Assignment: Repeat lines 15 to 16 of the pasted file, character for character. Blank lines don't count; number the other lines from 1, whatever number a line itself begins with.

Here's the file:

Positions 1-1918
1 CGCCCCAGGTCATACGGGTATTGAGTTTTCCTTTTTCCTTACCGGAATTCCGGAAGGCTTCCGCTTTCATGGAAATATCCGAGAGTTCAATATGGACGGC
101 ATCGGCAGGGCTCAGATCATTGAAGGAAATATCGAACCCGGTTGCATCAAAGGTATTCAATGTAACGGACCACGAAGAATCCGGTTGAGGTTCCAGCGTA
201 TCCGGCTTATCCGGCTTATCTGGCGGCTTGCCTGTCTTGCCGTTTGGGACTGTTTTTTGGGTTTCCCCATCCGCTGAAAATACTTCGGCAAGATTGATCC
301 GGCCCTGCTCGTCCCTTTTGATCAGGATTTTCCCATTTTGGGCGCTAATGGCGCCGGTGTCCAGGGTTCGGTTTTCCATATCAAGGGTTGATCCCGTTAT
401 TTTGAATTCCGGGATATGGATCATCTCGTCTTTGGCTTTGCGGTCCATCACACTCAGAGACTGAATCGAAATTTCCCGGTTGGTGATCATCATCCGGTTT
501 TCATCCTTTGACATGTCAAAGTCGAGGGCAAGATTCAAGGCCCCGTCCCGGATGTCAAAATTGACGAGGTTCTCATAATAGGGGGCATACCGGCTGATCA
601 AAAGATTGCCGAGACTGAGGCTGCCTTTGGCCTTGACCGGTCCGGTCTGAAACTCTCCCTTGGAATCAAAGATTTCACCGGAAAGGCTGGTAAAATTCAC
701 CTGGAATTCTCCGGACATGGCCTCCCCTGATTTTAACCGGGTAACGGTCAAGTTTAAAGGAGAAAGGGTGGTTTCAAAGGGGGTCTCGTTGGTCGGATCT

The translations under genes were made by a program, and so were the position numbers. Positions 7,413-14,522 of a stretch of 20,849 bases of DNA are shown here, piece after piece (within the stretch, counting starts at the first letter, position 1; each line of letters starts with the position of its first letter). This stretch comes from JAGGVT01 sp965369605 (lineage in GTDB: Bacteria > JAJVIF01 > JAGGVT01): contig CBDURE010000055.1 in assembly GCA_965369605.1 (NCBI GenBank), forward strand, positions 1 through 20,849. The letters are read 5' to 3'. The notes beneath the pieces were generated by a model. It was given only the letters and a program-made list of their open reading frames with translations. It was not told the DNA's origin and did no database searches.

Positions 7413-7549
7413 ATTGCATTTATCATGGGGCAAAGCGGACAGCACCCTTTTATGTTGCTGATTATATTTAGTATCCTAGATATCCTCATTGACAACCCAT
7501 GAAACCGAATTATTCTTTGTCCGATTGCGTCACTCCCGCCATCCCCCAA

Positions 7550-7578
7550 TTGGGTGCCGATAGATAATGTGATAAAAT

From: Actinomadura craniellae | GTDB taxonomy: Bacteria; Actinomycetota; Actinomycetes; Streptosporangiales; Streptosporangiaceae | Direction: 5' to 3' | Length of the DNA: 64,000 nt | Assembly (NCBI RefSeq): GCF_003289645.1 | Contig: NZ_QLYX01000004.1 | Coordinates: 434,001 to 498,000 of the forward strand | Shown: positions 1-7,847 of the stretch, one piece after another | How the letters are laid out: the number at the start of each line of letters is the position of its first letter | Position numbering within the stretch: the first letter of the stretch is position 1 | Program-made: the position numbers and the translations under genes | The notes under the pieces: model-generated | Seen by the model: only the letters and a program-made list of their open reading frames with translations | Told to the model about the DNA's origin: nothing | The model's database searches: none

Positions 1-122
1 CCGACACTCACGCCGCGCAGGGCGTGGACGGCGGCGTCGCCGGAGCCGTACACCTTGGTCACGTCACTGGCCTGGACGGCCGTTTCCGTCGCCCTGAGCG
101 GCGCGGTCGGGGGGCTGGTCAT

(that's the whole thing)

7550 TTGGGTGCCGATAGATAATGTGATAAAAT

From: Actinomadura craniellae | GTDB taxonomy: Bacteria; Actinomycetota; Actinomycetes; Streptosporangiales; Streptosporangiaceae | Direction: 5' to 3' | Length of the DNA: 64,000 nt | Assembly (NCBI RefSeq): GCF_003289645.1 | Contig: NZ_QLYX01000004.1 | Coordinates: 434,001 to 498,000 of the forward strand | Shown: positions 1-7,847 of the stretch, one piece after another | How the letters are laid out: the number at the start of each line of letters is the position of its first letter | Position numbering within the stretch: the first letter of the stretch is position 1 | Program-made: the position numbers and the translations under genes | The notes under the pieces: model-generated | Seen by the model: only the letters and a program-made list of their open reading frames with translations | Told to the model about the DNA's origin: nothing | The model's database searches: none